Oh, P.S.

Yesterday I posted some ramblings about presenting rational-number arithmetic to battle-scarred victims of the math wars. But I left out the saddest part. Here it is: the expensive calculators required for this class can carry out the computations in question ({2\over3}-{1\over4} and {6\over7}-{5\over8}) very easily! The code for the first, e.g., is “2/3 – 1/4\rightarrowFrac” (the “Frac” feature is the first option in the “Math Menu” and so requires two keystrokes; everything else is right there in front of us on the keypad—and just as it appears on the printed page, with no “implied parenthesis” or what have you [by way of contrast, in order to code, e.g., {{5x -1}\over7} one must recognize that the “fraction bar” acts as a “grouping symbol” and enter (5X-1)/7; the usual mistake—5X-1/7—of course represents 5x -{1\over7} according to the “order of operations” conventions … and all this might very well seem sort of overwhelming, I suppose]).

And I’ve more or less begged ’em, over and over, to use their calculators for these problems! (“When you’re working out homework problems, you should do the calculations by hand for practice—computing with fractions is a big part of our course [and algebra more generally]; when you’re in a hurry or—on exams or quizzes, say—need to check your work, by all means, break out the computer … look, it’s this easy …”)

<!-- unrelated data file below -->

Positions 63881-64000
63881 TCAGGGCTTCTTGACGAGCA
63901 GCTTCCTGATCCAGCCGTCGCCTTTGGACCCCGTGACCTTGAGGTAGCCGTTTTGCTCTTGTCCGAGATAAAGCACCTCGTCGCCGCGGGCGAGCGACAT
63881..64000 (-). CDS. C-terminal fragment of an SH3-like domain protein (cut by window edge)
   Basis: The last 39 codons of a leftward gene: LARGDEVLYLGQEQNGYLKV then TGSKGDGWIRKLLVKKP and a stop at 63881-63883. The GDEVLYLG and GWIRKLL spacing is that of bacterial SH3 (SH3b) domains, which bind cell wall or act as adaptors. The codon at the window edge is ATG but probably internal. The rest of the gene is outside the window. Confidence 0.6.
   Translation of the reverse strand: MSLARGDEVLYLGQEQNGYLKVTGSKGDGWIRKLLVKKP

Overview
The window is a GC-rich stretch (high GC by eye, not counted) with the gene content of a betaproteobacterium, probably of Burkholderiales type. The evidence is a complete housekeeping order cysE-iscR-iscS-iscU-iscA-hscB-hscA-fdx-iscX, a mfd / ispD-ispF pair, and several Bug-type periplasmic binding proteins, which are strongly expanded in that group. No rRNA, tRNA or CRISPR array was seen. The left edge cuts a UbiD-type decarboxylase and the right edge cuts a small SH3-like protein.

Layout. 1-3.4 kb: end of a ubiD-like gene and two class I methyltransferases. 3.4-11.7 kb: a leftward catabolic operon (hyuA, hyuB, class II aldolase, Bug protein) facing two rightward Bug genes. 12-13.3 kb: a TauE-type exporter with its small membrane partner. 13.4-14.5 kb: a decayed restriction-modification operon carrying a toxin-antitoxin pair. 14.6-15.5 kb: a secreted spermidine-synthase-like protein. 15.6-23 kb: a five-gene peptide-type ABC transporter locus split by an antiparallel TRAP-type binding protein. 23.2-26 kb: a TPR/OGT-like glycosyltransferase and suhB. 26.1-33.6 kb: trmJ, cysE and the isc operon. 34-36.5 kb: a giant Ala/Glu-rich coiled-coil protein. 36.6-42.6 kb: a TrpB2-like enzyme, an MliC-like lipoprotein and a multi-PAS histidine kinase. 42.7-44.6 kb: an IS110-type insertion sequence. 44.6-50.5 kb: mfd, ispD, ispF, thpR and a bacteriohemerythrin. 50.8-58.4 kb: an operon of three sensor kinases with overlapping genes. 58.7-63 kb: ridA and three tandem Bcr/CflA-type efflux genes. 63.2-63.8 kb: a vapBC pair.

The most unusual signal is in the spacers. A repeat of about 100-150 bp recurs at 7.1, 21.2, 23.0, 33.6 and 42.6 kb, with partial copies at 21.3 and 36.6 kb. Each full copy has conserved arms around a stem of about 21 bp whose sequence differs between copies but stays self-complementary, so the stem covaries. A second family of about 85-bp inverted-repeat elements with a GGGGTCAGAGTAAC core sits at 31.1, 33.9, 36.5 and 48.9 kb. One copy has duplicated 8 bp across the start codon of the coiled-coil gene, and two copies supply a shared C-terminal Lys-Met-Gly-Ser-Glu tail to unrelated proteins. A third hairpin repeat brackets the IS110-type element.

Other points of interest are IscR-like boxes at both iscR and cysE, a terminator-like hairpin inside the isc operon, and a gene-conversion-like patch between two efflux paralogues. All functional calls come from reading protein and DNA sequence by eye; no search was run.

And I say this that’ll never grow tired of denouncing the pernicious influence of all this high-tech folderol on math ed. Yep. That’s the saddest part. Meanwhile, as I was hinting earlier, the most will-sapppingly frustrating part is having to show up every day and talk about this kind of stuff in the face of what seems like pretty ample evidence that whatever I say is not only ignored, but actively resisted. It beats working, I guess.


  1. this paper looks potentially useful.
    pretty badly garbled by my browser, however.
    my main man h. wu is of course also very good on fractions.

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